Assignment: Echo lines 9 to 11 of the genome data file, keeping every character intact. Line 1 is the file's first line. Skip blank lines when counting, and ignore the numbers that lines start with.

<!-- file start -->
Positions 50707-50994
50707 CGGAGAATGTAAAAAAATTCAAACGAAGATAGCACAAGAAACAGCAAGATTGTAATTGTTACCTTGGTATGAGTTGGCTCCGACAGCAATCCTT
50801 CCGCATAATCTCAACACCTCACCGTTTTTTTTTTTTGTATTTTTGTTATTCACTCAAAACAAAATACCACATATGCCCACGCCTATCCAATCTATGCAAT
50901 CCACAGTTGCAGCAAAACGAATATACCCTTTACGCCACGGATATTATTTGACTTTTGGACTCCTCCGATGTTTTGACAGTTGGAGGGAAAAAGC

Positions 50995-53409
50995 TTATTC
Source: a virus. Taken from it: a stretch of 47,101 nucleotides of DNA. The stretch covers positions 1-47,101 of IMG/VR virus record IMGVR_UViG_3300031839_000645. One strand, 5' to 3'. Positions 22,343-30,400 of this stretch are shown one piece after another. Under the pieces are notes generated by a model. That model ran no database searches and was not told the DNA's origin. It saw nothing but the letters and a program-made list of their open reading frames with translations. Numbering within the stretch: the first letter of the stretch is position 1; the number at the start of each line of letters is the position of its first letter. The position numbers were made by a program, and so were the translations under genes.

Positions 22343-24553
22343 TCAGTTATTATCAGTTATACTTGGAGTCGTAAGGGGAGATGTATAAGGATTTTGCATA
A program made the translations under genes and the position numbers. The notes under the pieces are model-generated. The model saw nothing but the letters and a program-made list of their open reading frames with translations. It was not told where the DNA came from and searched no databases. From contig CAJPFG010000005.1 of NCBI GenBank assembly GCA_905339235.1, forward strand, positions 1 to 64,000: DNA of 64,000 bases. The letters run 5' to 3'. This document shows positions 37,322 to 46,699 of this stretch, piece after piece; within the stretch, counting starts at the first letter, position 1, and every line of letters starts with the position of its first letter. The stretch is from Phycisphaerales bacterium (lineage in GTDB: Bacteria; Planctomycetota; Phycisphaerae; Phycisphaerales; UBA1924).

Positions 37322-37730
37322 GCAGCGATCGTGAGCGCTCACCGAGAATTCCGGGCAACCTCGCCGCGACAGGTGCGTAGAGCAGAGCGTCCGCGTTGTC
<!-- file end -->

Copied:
22343 TCAGTTATTATCAGTTATACTTGGAGTCGTAAGGGGAGATGTATAAGGATTTTGCATA
A program made the translations under genes and the position numbers. The notes under the pieces are model-generated. The model saw nothing but the letters and a program-made list of their open reading frames with translations. It was not told where the DNA came from and searched no databases. From contig CAJPFG010000005.1 of NCBI GenBank assembly GCA_905339235.1, forward strand, positions 1 to 64,000: DNA of 64,000 bases. The letters run 5' to 3'. This document shows positions 37,322 to 46,699 of this stretch, piece after piece; within the stretch, counting starts at the first letter, position 1, and every line of letters starts with the position of its first letter. The stretch is from Phycisphaerales bacterium (lineage in GTDB: Bacteria; Planctomycetota; Phycisphaerae; Phycisphaerales; UBA1924).

Positions 37322-37730